HMCS Rainbow | The Canadian Encyclopedia

article

HMCS Rainbow

His Majesty’s Canadian Ship (HMCS) Rainbow was an Apollo-class cruiser that was commissioned into Britain’s Royal Navy in 1893. In 1910, Britain sold the vessel to Canada, where it became one of the first two warships of the newly formed Naval Service of Canada. Rainbow served 10 years in the Canadian navy, including throughout the First World War. It was sold for scrap in 1920.

Royal Canadian Navy

Royal Navy Service

Rainbow was built at Hebburn-on-Tyne, England and launched on 25 March 1891. It entered service as a Royal Navy (RN) warship in 1892 as one of 21 in the Apollo class. Rainbow served on the China Station (1895–98), followed by Malta (1898–99).

Between 1900 and 1909, Rainbow saw limited service due to high operating costs, although it did make some voyages to the Mediterranean. In 1904, the RN restricted the ship to harbour duty and decommissioned it in early 1909.

HMCS Rainbow Specifications

Displacement

3,265 tonnes

Length

95.7 metres

Beam (Width)

13.3 metres

Draught

5.3 metres

Speed

19.75 knots

Crew

273–300

Armament

2x6-inch guns, 6x4.7-inch guns

Armament (final configuration)

4x12-pounders, 4x6-pounders, 4x14-inch torpedo tubes To support landing party operations: 1x12-pounder, 1x3-pounder, 4x.303-in machine guns


Black and white photo of HMCS Rainbow in 1917

Royal Canadian Navy Service

The government created the Naval Service of Canada (NSC) on 4 May 1910. (See Royal Canadian Navy.) This followed several years of debate within Canada and discussions with British authorities over whether Canada should have its own navy or provide funds to build ships for the RN. The Liberal government of Sir Wilfrid Laurier finally decided that Canada would have its own navy. At the time, however, the country did not have the capacity to build warships; they would have to be purchased from Britain.

Even before the establishment of the NSC, Canada bought Rainbow for ₤50,000 in November 1909 as a training ship and for fisheries protection duties on the west coast. By then, the Apollo class was already obsolete. In January 1910, the government purchased Niobe for similar service on the east coast. Besides providing ships, the RN also loaned Canada 50 officers and more than 500 sailors to help operate the ships and train naval recruits.

On 4 August 1910, Rainbow was commissioned into the NSC. The ship then sailed for Esquimalt in a 28,000 km voyage around South America and arrived on 7 November. The RN had two ships stationed there at the time, the small steam-and-sail sloops HMS Algerine and Shearwater, neither of which had radio facilities. Until the end of 1912, Rainbow sailed up and down the west coast to train its crew, attract new recruits, engage in ceremonial visits and undertake fisheries protection duties.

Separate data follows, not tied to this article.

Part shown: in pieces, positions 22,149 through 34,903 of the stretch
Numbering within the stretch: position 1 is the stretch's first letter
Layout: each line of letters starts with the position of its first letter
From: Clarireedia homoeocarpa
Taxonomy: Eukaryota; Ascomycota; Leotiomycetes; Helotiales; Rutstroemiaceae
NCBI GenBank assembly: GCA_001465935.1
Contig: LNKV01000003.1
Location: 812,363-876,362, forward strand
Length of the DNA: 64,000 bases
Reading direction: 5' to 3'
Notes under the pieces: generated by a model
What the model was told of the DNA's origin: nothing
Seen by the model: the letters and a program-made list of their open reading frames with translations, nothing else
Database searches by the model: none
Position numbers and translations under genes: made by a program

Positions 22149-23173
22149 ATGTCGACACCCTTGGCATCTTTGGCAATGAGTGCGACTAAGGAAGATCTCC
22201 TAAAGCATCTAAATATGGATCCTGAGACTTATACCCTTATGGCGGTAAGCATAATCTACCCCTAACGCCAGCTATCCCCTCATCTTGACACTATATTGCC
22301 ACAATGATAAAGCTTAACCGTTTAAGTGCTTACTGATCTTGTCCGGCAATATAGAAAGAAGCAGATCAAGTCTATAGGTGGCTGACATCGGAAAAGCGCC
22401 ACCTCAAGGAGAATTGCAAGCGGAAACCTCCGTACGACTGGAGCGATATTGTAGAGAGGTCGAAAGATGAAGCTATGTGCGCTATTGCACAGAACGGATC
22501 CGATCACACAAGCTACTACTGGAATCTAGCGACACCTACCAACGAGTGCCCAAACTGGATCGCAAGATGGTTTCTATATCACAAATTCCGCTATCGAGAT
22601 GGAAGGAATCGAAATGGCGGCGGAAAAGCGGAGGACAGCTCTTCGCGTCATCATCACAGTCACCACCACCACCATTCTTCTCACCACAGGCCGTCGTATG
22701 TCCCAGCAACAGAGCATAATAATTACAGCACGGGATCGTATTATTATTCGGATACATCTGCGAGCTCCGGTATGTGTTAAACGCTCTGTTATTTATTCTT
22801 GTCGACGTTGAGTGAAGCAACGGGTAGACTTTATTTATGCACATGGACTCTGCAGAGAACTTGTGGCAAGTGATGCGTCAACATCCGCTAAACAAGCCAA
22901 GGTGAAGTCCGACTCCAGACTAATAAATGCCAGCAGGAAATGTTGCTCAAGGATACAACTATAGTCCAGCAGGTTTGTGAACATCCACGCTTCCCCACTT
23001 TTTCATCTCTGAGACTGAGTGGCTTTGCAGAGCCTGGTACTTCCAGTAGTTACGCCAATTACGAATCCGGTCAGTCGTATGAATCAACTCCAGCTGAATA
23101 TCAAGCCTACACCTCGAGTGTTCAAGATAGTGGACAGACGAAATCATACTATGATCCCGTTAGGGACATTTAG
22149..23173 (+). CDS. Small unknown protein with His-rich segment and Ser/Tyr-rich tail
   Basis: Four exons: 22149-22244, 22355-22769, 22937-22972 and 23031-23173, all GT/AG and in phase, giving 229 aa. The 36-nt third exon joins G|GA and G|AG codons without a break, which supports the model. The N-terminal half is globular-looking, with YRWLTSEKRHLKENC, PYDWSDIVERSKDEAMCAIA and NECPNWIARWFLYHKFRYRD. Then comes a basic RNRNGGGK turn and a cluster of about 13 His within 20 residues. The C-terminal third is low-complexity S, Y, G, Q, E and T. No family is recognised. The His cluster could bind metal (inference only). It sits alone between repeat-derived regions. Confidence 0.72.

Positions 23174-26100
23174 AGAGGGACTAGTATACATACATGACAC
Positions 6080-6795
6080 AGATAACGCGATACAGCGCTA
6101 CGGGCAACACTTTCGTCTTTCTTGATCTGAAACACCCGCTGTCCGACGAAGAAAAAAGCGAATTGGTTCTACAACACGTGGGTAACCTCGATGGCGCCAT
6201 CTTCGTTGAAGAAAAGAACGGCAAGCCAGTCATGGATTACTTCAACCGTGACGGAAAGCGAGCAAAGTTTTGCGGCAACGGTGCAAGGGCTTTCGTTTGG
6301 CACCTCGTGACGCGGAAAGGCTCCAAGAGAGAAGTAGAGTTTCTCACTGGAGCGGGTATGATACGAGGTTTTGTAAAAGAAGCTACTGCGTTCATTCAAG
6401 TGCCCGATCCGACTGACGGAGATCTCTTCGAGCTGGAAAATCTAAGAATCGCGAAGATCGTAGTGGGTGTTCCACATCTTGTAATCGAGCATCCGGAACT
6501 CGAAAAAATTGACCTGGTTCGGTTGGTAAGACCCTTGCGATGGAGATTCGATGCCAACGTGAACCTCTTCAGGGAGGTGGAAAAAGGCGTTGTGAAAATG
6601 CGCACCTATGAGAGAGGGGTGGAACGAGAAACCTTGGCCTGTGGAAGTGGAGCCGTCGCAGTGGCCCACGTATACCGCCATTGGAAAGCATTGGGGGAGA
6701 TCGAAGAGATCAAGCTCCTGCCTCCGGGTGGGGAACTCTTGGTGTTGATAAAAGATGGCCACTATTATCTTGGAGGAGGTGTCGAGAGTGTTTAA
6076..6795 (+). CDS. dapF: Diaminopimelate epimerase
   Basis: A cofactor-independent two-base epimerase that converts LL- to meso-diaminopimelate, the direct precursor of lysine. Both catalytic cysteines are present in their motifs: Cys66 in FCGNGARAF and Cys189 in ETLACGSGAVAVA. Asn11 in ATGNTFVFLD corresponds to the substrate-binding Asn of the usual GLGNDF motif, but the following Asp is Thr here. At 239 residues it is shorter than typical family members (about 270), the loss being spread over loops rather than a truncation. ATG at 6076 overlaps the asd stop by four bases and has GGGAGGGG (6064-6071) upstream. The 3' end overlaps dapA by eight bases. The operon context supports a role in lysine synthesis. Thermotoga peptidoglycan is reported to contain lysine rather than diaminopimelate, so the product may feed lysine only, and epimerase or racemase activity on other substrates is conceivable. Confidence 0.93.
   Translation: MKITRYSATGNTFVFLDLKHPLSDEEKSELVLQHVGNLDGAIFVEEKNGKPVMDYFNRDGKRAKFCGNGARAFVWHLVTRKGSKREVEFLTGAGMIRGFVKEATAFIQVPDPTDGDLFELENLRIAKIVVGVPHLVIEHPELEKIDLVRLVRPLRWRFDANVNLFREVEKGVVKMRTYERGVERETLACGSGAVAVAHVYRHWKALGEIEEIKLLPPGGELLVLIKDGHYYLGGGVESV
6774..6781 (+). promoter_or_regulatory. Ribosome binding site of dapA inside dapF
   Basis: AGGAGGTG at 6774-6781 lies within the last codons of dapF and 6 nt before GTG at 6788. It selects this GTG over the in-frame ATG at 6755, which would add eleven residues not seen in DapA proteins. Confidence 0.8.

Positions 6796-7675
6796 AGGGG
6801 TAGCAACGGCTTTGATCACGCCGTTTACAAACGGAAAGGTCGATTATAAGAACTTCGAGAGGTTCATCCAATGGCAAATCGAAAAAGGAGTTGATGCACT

HMS Shearwater and HMCS Rainbow

The NSC was formally renamed the Royal Canadian Navy (RCN) on 29 August 1911. In 1913 and most of 1914, Rainbow was mostly idle due to crew shortages. There was, however, one unpleasant incident that involved Rainbow during this period.

Komagata Maru Incident

In 1914, HMCS Rainbow was involved in an incident involving Indian immigrants. In the early 1900s, a few thousand South Asians immigrated to the Pacific coast of Canada and the United States. Their arrival attracted negative attention, and in 1908 Canada prohibited further immigration from India (modern India, Pakistan and Bangladesh). Most Canadians at the time believed that Canada was “a white man’s country,” which resulted in extremely restrictive immigration policies.

Despite this policy, the Japanese steamship Komagata Maru arrived in Vancouver harbour on 23 May 1914, carrying about 375 Punjabis — mostly Sikhs — who wanted to emigrate to Canada. Immigration officials would not let any Indian passengers ashore, and a standoff followed. The Indians resisted all attempts to make them leave voluntarily, and Canadian officials blocked communications, attempts to take the case to court and even food and water, until the situation aboard the ship became desperate.

Komagata Maru

On 18 July, police and other officials stormed Komagata Maru to remove the Indians by force and put them on a ship to Hong Kong. The passengers beat back the police with a hail of objects, including lumps of coal. The next day, authorities quickly accepted Rainbow’s offer of assistance. After hurried preparations to make Rainbow ready to sail and find additional crew, it reached Vancouver the next day.

Rainbow’s arrival convinced the Indians to leave, and Komagata Maru sailed for Hong Kong on 23 July. Rainbow provided a pilot and escorted the Japanese ship out of the harbour to the open ocean; it then returned to Esquimalt.

First World War